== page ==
The propane regulator is mostly likely the hardest working single component found on the RV. It must keep up with constantly fluctuating internal propane container pressures, then regulate and deliver a nice smooth, even flow of gas to each of the appliances. And it must do this continually whenever the main service valve is open. It is a relatively inexpensive component and RVers can easily carry a spare regulator whenever and wherever they travel. In the event of regulator failure, in most cases, replacement is mandatory.

It is worthwhile to learn how it works and why it is therefore probably a good idea to shut it down when it is not is constantly at work to regulate the changes in pressure, due to fluctuations in temperature.

At a minimum once a year or before and at the end of each trip your regulator should be tested to be sure it will lock-up at the appropriate pressure. No, you can't adjust it, it either locks up properly or is defective and unrepairable....and also check for propane leakage.

The regulator must be able to “breathe” as the diaphragm expands and contracts inside the regulator body, so it can flex. The vent openings for each stage must be kept clean and free from moisture, dirt, mud, snow or any other type of muck that may plug or block them. This is equally crucial for both the first and second stages.

The single-most effective method of protecting the regulator is to replace broken or missing covers.

Only a certified or master certified RV service technician is permitted to adjust the propane pressure regulator! It mandates the use of special measuring devices. Pro technicians are trained to conduct a few other tests to the propane system as well, to be sure it is not leaking and responding properly...this include a regulator lock-up test and a timed drop pressure leak test.

I also use a propane sniffer at specific points in the system to verify or discover leaks.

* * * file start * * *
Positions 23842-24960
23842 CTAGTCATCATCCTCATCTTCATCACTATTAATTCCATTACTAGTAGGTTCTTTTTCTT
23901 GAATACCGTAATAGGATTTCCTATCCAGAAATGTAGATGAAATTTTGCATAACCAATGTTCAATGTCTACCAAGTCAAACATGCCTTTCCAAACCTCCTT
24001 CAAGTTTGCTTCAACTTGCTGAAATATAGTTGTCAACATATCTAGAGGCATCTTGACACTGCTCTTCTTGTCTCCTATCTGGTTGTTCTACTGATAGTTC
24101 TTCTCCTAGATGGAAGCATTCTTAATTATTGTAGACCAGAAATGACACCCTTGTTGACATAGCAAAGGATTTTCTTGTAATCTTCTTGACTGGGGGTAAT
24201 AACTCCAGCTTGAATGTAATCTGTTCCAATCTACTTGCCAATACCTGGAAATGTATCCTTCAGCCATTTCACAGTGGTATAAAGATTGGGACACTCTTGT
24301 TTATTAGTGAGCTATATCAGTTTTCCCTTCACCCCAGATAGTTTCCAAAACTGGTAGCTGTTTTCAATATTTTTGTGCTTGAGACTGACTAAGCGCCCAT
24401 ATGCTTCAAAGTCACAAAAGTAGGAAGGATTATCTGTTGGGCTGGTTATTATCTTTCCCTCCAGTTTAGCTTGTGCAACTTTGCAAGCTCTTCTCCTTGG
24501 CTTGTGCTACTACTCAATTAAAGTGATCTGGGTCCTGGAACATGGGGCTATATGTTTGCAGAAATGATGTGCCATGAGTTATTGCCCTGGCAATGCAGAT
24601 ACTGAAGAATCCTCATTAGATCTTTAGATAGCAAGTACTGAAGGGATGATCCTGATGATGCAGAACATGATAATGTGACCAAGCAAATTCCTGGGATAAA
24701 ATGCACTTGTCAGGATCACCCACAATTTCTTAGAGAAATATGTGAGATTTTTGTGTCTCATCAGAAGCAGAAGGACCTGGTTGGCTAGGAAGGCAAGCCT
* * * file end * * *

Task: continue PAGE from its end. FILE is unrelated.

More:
Like electricity, propane must be respected. In order to be respected, it must be understood. In order to be understood it must be studied. Unfortunately, many owners just aren't aware of how serious these two issues are in an RV and neglect to take the time to deeply understand them.

You should check or have your propane and electrical systems checked at the beginning and end of each road trip, or at least annually.

It is my way of thinking that an RV is less a dream and lifestyle, and more a hobby and constant efforts to keep on the road.
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Old 10-18-2016, 12:49 PM   #10
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I had a flash back of some kind on my 1st camping trip with my FR3... I found out that at some point, the wind storm at the Oregon Coast (60-80mph winds) cause a small burn out that melted some wires on my hot water heater... set on "gas mode".
The dealer repaired the hot water tank and gave me some hair brained reason it happened in the first place... then sent me on my way.
About a week later was thanks giving and we had the FR3 stove as a back up to prepare a large thanksgiving meal... When we went to use the stove, it wouldn't ignite. I checked the propane level on the panel and it showed empty... I was confused since it was full when we took the mh out just a couple weeks previously. I took the motorhome to get the take filled and wondered where the gas went... when I got the tank filled, I also took a bottle of soapy water to the water heater and sprayed it on the fittings...
apparently the dealer or repair tech didn't tighten the gas lines to the water heater after they replaced the burned wires and parts effected by the "burn out" I'd had at the coast.
I tightened them up and have never lost propane since that day...

After reading this post, I'm going to get my regulator inspected just for safety's sake..

Go stuff to know.

2015 FR3 30 DS
1995 Wrangler
Miles 4500